Bridge over troubled waters
Published:  24 November, 2006

Levies have alway been a divisive issue in the trade but the new chair designate is already winning friends.

Keren Sall reports

John Bridge, chair designate of the new UK levy board, is a shrewd, tough operator. Four weeks in the job and he is already making statements that will undoubtedly win him allies, particularly among levy payers and government. Levies could fall, he says, as a result of the government's overhaul of the existing levy board structure.

"The over-riding issue is one of the structure which will emerge and should result in immediate savings. I see it as a process that will make the whole system much more effective. We will stabilise those levy rates and make them less of a burden for the levy payer."


Like Rosemary Radcliffe, Bridges is an economist with more than more 40 years

experience in the public, private and academic sectors and, like

Radcliffe, he too sees research and development as an area where savings can be realised. "All levy boards undertake it and I personally would like to see greater synergies across the sectors in this and other areas."

At the beginning of the interview, he warns that he might not have all the answers to the questions being posed as the situation is constantly evolving, but he says, he knows the goal is stripping inefficiencies and pruning costs.


A strategist, Bridge is keen to show he is listening to levy payers, emphasising the work currently being conducted by consultants Accenture which will be used to shape the new structure. Entitled Fresh Start he describes the study as a bottom-up review. "It will provide a clean sheet, paper analysis of the levy board structure and levy payers. The study will give us an insight into what services producers and processors value."

The executive summary will be ready in December. In the meantime he will meet with the various levy boards including BPEX, EBLEX and MLC and says "they will no doubt have their views about the new structure".


Bridge is hoping to have the shadow levy board, consisting of 10 members - four independents and six sector chairmen - will be in place by February or March.

Each sector will have its own board which will bring the whole process much closer to the levy base. The meat sector will have two sector companies - one for the pig industry and the other for the lamb and beef industries.


Despite being an economist, Bridge is no novice when it comes to the meat industry. His credentials include supporting and improving the red meat supply chain when he headed a Regional Development Agency in the North East of England. He is also chairman of the National Trust, which supports domestic production. And if there are gaps in his knowledge he needs to plug, he reveals the night previous to our interview he was pouring over statistics that showed over 70% of expenditure in the pig industry went on product promotion and performance, exactly where he expects the emphasis to be with other sector companies.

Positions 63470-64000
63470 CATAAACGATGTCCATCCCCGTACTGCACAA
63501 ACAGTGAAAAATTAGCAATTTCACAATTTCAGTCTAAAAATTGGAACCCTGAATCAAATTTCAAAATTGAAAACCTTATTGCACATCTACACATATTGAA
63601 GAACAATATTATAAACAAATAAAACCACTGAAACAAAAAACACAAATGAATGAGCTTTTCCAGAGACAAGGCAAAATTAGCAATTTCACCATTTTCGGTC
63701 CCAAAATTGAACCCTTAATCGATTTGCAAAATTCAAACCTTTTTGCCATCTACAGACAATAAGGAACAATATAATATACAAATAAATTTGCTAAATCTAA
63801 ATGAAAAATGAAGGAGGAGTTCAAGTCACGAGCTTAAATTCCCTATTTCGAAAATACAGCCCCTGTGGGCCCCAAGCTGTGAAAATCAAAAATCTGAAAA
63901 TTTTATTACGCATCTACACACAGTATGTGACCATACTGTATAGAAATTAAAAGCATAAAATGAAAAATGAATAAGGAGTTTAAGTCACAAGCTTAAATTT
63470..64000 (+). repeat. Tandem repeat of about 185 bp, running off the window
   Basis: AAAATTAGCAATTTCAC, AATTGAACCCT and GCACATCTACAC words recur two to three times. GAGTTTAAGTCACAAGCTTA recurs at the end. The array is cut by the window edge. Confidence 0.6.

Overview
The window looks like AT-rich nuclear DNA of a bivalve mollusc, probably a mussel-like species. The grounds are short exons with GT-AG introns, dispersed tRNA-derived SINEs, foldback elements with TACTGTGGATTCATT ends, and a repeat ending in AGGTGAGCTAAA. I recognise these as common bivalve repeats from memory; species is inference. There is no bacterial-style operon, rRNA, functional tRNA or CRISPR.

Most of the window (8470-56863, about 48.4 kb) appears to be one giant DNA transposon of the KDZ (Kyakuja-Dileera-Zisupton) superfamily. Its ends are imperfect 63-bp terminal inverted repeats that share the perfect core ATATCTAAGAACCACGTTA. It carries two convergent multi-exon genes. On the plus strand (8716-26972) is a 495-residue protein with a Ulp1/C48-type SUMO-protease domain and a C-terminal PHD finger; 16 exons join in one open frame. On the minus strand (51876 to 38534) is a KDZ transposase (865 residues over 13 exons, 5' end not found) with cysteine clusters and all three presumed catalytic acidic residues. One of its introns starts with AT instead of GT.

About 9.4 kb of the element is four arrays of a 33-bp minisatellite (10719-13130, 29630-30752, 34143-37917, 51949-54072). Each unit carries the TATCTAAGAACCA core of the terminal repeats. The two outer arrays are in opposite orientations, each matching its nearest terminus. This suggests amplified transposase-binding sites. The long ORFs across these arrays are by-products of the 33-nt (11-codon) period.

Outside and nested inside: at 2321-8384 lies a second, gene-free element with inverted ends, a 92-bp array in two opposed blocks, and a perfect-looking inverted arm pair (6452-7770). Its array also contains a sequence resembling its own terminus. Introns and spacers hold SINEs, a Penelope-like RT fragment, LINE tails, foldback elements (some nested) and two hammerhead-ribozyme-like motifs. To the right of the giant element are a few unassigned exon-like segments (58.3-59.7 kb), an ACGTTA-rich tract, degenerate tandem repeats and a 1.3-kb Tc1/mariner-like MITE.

Levies in the meat industry - general and species promotion - will merge. But the level of those levies, he points out, will be down to the dialogue between the sector companies and the new board. "Sector companies will develop a business plan for their own activities, cost them and, out of that process will drop a number. The board will then scrutinise their plans and performance."

Aware that he could be seen as just another bureaucrat introducing another layer of bureaucracy, Bridge points out there will only be one reporting mechanism into government which represents an improvement on the current system. "It will be more powerful as it is representative of one of six sectors and it will be able to deliver to ministers some powerful messages about the agricultural and horticultural sectors as a whole."

It remains to be seen whether Bridge who claims "to be stubborn person who doesn't like to lose" succeeds in providing the £1 million savings in three years that Rosemary Radcliffe mooted to the government in her report while successfully lowering or stabilising levy rates.


? The results of the Fresh Start Review, currently being undertaken by consultants Accenture to identify the needs of levy payers and determine a set of value for money activities, will be available at the end of December

? The deadline set by Bridge for the appointment of a shadow board and sector chairmen is February/March

? Statutory legislation is currently being prepared for changes to existing structures consultation to take place in March with a view to getting shadow board into formal statutory form by December 2007

? In April 2008, the five existing levy boards will be replaced by one levy board and six sector companies